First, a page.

Nahuatl term for Ustilago maydis, a soil-borne fungus that grows primarily in sweet corn in damp weather; infected kernels grow large and oddly shaped, turning pearly grey or black as they fill with spores.

In the U.S., if farmers get this corn smut, they destroy the crop or feed it to pigs. In Mexico, it's a delicacy and farmers will get a premium price for their crop. Aztecs boiled or toasted this mushroom, and the Maya would boil, roast, or cook their huitlacoche in tamales. You might find it fresh in Mexico, or in Mexican nouvelle cuisine restaurants in Florida. In the U.S. it is sold in cans in Mexican markets. If you're interested in cooking with it, a quick search on Google will turn up a variety of recipes.

Black Shit

I have a confession to make. I have grown rather fond of eating shit. Black shit to be precise. Down here on the Mexican border the stores sell something called cuitlacoche which is a form of corn. Always ready to try something new, I bought a can of this last week and was quite surprised by what I found. Rather than looking like corn in any way, this stuff looks vaguely like some sort of greasy button mushroom cap dipped in tar. If you eat it with your eyes shut it's actually rather tasty. And I do recommend eating it with your eyes shut, unless you're the sort of person who delights in challenging foods. (I finished my cabeza, but I have to say those goats eyes looking up at me out of the skeletal head did give me a few seconds of queasiness. I had to eat them just to stop them staring at me...)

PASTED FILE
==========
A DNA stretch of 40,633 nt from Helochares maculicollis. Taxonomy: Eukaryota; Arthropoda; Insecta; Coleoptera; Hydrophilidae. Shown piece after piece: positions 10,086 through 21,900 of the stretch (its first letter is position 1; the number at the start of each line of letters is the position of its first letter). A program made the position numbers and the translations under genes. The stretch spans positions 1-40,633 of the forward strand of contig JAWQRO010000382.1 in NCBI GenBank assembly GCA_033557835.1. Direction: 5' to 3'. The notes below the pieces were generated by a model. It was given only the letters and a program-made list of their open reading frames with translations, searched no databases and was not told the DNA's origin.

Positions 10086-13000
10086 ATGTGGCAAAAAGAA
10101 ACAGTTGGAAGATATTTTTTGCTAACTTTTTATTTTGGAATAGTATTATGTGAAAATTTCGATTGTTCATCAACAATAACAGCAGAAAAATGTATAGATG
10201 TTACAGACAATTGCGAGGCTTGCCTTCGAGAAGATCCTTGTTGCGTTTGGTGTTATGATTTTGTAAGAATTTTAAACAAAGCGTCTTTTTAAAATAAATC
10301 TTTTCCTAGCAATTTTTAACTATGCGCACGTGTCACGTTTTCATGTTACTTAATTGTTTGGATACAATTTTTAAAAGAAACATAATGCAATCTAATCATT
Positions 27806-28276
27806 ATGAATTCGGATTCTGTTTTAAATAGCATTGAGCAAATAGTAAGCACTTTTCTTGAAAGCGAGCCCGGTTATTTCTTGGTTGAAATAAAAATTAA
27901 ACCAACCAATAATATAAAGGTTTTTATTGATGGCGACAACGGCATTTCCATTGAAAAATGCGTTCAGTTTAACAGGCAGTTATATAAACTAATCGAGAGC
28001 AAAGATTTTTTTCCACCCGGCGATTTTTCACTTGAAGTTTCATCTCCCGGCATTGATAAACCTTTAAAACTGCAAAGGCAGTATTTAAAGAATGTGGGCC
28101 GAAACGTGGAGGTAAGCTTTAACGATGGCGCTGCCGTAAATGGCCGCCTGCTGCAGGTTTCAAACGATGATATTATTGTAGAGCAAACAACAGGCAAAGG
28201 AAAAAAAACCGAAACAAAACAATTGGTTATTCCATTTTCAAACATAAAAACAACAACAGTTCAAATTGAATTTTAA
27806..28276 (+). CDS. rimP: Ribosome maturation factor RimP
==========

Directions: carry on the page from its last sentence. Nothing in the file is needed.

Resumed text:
Cuitlacoche, it transpires, is something that Norteamericano farmers fear. It's a fungus that takes corn and swells it up like popcorn without the fake butter. When it happens to a crop in the cornbelt they generally trash the whole crop. When it happens in Mexico they dance with delight and sell it at double the price as cuitlacoche (not unlike the Germans when a grape field is stricken with edel faule (or noble rot), giving them a fine harvest of the more profitable Trockenbeerenauslese wine.)

In recent years cuitlacoche has been rediscovered by the Californian nouvelle cuisine types as an exotic imported delicacy.

I just wonder if they'd treat it with such reverence if they knew the translation of its name. Yes, you guessed it: black shit.

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